Home > Flirting with the Frenemy (Bro Code #1)(15)

Flirting with the Frenemy (Bro Code #1)(15)
Author: Pippa Grant

And not on Wyatt.

That kiss.

Tucker and his sweet insistence that no one else could ever draw pirates like I could.

“The parents get here tomorrow,” Monica tells me with a nose-wrinkle as we reach my car in the parking lot. She insisted on walking with me, and since we haven’t had much alone time the last few weeks aside from driving out here, it’s good to have a few more minutes of us time. “My mom still doesn’t understand the pirate wedding thing, but I think when she sees Jason sword fight the mutinous pirates who want to steal me after we say our vows, she’ll get it.”

I laugh. “I love you.”

“Of course you do. Everyone else you know is B-O-R-I-N-G.” She gives a mock eye roll, and we both crack up again, because there’s nothing remotely boring about the people I’ve known longest in my life.

Beck and half the guys we grew up with have been world famous since before I graduated high school, and it hasn’t always been easy to find the true friends from the people who just want to get close to Beck and his Bro Code bandmates. But Monica’s all country, all the way, and she always has been. She couldn’t pick a boy band out of a lineup, and she’d rather drool over Orlando Bloom in Pirates of the Caribbean and Captain Hook from Once Upon A Time than check out my brother’s Instagram page.

She also always asks me to turn the cardboard cutouts of him around whenever she stops by his house.

Or my parents’ house after Beck’s been there and left a few more.

He’s such a goober.

“Seriously, though, I will completely understand if you beg off anything with Jason’s parents. I sometimes wonder how he came out of the same gene pool as the rest of them.”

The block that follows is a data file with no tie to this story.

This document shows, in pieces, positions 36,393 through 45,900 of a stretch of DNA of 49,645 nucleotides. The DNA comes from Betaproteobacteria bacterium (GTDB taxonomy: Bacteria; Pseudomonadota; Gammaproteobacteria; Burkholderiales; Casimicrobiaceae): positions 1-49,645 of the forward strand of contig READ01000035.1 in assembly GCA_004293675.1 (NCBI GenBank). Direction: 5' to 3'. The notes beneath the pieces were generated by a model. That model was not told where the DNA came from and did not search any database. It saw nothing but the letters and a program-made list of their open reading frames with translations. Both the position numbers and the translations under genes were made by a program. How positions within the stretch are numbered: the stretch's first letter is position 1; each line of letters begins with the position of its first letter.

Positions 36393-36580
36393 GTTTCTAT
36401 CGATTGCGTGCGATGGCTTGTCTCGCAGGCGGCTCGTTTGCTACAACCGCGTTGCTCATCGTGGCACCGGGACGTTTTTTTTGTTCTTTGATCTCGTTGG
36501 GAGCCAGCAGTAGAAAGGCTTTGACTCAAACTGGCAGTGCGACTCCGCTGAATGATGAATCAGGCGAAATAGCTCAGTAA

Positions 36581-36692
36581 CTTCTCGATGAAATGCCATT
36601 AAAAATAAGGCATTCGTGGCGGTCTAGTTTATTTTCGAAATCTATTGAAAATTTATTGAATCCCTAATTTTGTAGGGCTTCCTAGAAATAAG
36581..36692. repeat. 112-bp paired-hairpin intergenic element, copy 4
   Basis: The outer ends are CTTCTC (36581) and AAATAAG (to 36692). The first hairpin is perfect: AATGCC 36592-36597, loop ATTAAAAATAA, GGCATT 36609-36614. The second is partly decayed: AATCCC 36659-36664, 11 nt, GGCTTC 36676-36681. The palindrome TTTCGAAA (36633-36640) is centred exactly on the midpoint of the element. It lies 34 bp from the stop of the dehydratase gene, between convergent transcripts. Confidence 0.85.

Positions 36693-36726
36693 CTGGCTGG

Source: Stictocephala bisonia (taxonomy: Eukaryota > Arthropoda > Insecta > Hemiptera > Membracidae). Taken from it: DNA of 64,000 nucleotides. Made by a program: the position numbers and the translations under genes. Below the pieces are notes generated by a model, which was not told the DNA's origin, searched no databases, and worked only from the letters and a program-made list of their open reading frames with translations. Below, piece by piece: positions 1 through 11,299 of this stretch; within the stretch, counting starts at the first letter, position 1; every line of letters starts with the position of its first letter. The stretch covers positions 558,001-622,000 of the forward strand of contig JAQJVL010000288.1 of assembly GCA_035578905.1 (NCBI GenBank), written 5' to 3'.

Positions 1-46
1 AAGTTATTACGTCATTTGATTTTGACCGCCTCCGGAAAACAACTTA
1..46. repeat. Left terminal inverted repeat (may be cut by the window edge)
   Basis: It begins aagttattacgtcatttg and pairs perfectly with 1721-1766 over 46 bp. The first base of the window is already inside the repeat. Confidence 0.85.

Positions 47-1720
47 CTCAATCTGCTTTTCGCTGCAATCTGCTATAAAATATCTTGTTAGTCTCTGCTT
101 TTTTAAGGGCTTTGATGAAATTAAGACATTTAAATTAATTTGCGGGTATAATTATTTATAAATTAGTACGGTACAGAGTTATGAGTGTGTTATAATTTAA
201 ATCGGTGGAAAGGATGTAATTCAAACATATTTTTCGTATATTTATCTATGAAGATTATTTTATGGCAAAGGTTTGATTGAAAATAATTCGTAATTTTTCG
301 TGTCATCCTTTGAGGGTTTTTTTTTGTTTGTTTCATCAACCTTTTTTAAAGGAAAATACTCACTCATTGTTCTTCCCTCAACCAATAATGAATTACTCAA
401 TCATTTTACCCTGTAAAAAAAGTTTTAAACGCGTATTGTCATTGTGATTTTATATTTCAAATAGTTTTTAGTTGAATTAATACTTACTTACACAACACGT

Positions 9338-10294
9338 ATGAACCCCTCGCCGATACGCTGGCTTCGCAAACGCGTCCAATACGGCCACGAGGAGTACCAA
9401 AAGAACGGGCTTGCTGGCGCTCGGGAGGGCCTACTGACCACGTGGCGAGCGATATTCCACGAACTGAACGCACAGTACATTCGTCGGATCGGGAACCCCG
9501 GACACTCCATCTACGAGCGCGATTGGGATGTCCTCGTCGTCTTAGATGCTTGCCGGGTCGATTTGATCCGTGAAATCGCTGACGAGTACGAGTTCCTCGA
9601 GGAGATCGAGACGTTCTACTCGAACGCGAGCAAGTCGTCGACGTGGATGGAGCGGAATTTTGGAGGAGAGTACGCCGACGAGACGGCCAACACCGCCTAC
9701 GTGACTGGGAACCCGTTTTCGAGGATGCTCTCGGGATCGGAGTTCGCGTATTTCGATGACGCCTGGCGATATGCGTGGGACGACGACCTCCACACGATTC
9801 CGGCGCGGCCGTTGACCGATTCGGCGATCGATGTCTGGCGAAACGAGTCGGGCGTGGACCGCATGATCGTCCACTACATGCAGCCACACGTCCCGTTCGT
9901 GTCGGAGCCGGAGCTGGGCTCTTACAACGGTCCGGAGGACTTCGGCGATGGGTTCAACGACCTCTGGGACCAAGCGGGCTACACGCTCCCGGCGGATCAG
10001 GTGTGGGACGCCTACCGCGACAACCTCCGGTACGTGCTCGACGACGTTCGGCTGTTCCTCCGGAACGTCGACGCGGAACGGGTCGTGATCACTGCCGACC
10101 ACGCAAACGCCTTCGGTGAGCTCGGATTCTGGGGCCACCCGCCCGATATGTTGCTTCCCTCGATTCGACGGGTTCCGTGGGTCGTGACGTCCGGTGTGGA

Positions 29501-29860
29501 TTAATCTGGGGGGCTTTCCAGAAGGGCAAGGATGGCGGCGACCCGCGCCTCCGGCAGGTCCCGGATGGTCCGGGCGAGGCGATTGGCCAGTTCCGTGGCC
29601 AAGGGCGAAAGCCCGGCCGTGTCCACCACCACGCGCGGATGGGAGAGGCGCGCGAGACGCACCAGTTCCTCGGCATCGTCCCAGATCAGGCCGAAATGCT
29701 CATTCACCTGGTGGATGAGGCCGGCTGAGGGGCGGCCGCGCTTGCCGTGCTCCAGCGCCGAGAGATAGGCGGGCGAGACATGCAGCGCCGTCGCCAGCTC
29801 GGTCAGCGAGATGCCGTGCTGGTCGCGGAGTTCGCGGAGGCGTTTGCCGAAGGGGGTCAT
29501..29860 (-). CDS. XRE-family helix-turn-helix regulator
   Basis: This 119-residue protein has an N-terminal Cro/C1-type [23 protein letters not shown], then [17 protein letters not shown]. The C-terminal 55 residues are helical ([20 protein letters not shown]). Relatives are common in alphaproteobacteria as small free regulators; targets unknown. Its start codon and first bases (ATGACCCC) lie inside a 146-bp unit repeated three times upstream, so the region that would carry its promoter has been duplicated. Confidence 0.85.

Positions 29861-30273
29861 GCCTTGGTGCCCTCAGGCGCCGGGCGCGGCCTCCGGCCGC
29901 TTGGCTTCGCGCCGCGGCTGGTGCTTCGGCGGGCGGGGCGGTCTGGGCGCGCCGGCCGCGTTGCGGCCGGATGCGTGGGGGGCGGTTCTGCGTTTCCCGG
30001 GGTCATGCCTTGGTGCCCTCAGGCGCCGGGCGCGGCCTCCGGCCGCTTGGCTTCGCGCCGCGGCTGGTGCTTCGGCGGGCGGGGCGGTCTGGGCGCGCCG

“Every family has a black sheep.” The Dixons’ is Jason. He works for a nonprofit whose mission is to provide clean drinking water in third world countries, instead of going into the banking business with his father and brother.

Or even into the socialite business with his mother.

It’s been long enough since Patrick and I broke up that I’ve finally been able to see clearly how my priorities have been messed up most of my life. I thought having a solid career, a stable husband in a complementary career, and adorable children to carry on the Ryder family environmental engineering firm was what it’s all about.

But the idea of being one-half of a power couple doesn’t appeal to me anymore.

And the more time I spend around Patrick, the more I question everything I ever wanted.

He spent half of lunch checking out his phone. He missed an entire two games of bowling for an important work call. And it wasn’t until Sloane took his phone away at dinner that he finally engaged in a conversation that wasn’t about his travel, clients, or work hours.

Or baiting someone. Like Wyatt at lunch.

The military? That doesn’t pay very well, does it? Oh, that’s right, you’re divorced. I would never let my child go a week without seeing me.